Feeds

Museum unscrambles secret agency's past

But recent activity still matter of national security, natch

Build a business case: developing custom apps

Inside the NSA A few of us got through the metal detectors before the National Security Agency (NSA) realised we were in the wrong place. We had arrived, expunged of all electronic devices from mobile phones to cameras, at the Visitors' Centre, a security outpost for visiting security personnel, instead of the National Cryptologic Museum 370 metres away by eagle. Oops.

There was a time when the very existence of the National Security Agency was completely secret. Many of the sort of people who are interested in it (such as this crowd from the annual Computers, Freedom, and Privacy conference) are, therefore, somewhat surprised by the idea that it has a cryptologic museum.

Approximately 50,000 people a year find their way to Fort Meade, where the museum and NSA's headquarters are located. The curators will tell you openly that the museum's creation in an abandoned hotel in 1993 was a public relations exercise. The Cold War had ended, and although cryptology has been used in American wars all the way back to George Washington, between wars the effort was generally closed down. So the NSA had to answer: why should the nation keep funding it?

You would think that if anyone was likely to say "we shouldn't" it would be this group of gearheads and privacy wonks. Jostling with the NSA tour for pride of place on the programme was a panel on wiretapping featuring James Bamford, author of The Puzzle Palace, the 1982 exposé of the NSA. The NSA hasn't really forgiven him yet; mentioning his name at the museum draws a waspish response. David Kahn, whose 1967 book The Codebreakers drew a government suit when it was published, however, is now a scholar working there.

The curators seem refreshingly open, at least in the sense that they voice opinions they disassociate from the NSA. Still, the last 40 years of increasingly controversial activity is omitted. For national security reasons, of course. No one argues about wiretapping in World War II or even Korea; it's today's warrantless wiretapping that's controversial. So there is no mention of Bush, the class action suit brought on behalf of AT&T customers, or the revelations by AT&T employee Mark Klein that the NSA has been cheerfully and illegally wiretapping US citizens' domestic phone calls. It's a sign of how far the American government monolith has depressed people's free spirits that even this group does not bring up the subject.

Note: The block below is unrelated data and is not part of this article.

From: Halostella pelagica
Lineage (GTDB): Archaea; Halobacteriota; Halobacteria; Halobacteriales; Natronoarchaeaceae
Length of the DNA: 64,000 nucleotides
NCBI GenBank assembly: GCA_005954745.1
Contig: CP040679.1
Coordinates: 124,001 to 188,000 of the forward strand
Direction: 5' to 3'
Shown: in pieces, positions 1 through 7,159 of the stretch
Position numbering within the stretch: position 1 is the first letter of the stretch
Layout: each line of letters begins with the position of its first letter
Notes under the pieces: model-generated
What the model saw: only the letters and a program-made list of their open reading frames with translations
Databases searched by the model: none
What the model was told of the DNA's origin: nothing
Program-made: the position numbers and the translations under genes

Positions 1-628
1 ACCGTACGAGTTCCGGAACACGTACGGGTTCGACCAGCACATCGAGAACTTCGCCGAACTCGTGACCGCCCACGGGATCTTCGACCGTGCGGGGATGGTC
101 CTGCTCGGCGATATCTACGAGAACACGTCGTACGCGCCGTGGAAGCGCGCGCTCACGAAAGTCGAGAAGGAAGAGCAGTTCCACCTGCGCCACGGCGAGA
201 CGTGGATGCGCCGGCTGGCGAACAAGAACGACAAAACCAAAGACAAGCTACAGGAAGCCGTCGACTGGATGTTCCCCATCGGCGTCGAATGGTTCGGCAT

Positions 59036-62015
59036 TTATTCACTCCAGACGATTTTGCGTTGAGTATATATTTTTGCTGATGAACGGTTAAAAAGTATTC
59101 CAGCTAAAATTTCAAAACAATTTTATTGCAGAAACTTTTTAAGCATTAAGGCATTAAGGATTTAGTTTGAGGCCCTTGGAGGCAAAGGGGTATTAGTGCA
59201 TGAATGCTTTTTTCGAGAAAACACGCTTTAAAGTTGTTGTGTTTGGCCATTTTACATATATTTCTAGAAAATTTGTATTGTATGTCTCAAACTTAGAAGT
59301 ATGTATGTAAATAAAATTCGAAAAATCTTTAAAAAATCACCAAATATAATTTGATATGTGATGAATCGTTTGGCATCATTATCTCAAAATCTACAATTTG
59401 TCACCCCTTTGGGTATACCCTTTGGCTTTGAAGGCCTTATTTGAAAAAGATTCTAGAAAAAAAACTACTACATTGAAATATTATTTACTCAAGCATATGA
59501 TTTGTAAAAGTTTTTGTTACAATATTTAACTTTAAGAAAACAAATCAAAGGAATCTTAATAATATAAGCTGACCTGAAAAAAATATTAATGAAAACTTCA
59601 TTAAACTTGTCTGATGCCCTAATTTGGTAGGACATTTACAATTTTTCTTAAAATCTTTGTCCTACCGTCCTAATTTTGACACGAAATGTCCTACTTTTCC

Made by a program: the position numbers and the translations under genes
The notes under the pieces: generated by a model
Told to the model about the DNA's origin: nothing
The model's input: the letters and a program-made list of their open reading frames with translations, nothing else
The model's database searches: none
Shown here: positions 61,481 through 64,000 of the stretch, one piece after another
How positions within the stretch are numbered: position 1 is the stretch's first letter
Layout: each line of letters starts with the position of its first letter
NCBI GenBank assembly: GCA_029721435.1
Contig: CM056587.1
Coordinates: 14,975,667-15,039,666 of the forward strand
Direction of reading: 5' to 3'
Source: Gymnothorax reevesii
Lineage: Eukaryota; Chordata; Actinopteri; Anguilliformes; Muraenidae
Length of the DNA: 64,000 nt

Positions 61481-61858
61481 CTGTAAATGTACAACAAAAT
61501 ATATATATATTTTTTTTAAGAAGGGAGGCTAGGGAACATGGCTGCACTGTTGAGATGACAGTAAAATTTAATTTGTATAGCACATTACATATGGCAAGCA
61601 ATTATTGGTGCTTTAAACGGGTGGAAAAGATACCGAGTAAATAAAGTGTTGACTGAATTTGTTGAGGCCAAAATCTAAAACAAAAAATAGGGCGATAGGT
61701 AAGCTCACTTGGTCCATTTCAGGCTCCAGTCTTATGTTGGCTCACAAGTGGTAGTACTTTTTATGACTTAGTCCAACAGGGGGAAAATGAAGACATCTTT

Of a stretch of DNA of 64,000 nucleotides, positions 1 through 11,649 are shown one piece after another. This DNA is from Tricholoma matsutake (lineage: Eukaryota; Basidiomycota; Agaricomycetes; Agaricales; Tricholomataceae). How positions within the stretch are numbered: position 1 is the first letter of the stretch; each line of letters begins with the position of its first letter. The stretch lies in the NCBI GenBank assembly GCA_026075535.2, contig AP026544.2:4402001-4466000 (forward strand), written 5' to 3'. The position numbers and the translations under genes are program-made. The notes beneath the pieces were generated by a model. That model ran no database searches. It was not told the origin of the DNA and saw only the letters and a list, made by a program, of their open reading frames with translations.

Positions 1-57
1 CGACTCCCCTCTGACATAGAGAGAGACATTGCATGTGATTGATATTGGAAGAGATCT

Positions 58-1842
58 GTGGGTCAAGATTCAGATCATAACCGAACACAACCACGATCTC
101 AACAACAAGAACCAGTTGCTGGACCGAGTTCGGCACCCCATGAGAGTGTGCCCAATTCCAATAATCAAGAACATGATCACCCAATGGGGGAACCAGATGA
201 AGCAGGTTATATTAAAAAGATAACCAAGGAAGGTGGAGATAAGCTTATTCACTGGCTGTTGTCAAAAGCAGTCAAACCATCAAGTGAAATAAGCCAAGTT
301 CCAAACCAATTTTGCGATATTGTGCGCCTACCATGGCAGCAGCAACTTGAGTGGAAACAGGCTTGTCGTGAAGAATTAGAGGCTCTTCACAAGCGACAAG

When this museum opened it was also the height of the crypto wars, and cryptography was the hottest topic at this conference. Two government efforts made it so. One: continuing to promote the International Traffic in Arms regulations, which restricted the export of strong cryptography, slowing its adoption to protect, for example, ecommerce transactions. Two: backing a government standard known as the Clipper Chip, which would have included encryption in devices such as telephones and modems, but at the price of storing an escrowed key with the government. ITAR was ultimately defeated by the demands of ecommerce; Clipper Chip by the cracking work of Matt Blaze. The museum has a display of secure telephones, but mentions neither the Clipper Chip nor the ITAR battles.

Endpoint data privacy in the cloud is easier than you think

More from The Register

next story
14 antivirus apps found to have security problems
Vendors just don't care, says researcher, after finding basic boo-boos in security software
'Things' on the Internet-of-things have 25 vulnerabilities apiece
Leaking sprinklers, overheated thermostats and picked locks all online
iWallet: No BONKING PLEASE, we're Apple
BLE-ding iPhones, not NFC bonkers, will drive trend - marketeers
Multipath TCP speeds up the internet so much that security breaks
Black Hat research says proposed protocol will bork network probes, flummox firewalls
Only '3% of web servers in top corps' fully fixed after Heartbleed snafu
Just slapping a patched OpenSSL on a machine ain't going to cut it, we're told
Microsoft's Euro cloud darkens: US FEDS can dig into foreign servers
They're not emails, they're business records, says court
Plug and PREY: Hackers reprogram USB drives to silently infect PCs
BadUSB instructs gadget chips to inject key-presses, redirect net traffic and more
How long is too long to wait for a security fix?
Synology finally patches OpenSSL bugs in Trevor's NAS
prev story

Whitepapers

7 Elements of Radically Simple OS Migration
Avoid the typical headaches of OS migration during your next project by learning about 7 elements of radically simple OS migration.
Implementing global e-invoicing with guaranteed legal certainty
Explaining the role local tax compliance plays in successful supply chain management and e-business and how leading global brands are addressing this.
Consolidation: The Foundation for IT Business Transformation
In this whitepaper learn how effective consolidation of IT and business resources can enable multiple, meaningful business benefits.
Solving today's distributed Big Data backup challenges
Enable IT efficiency and allow a firm to access and reuse corporate information for competitive advantage, ultimately changing business outcomes.
A new approach to endpoint data protection
What is the best way to ensure comprehensive visibility, management, and control of information on both company-owned and employee-owned devices?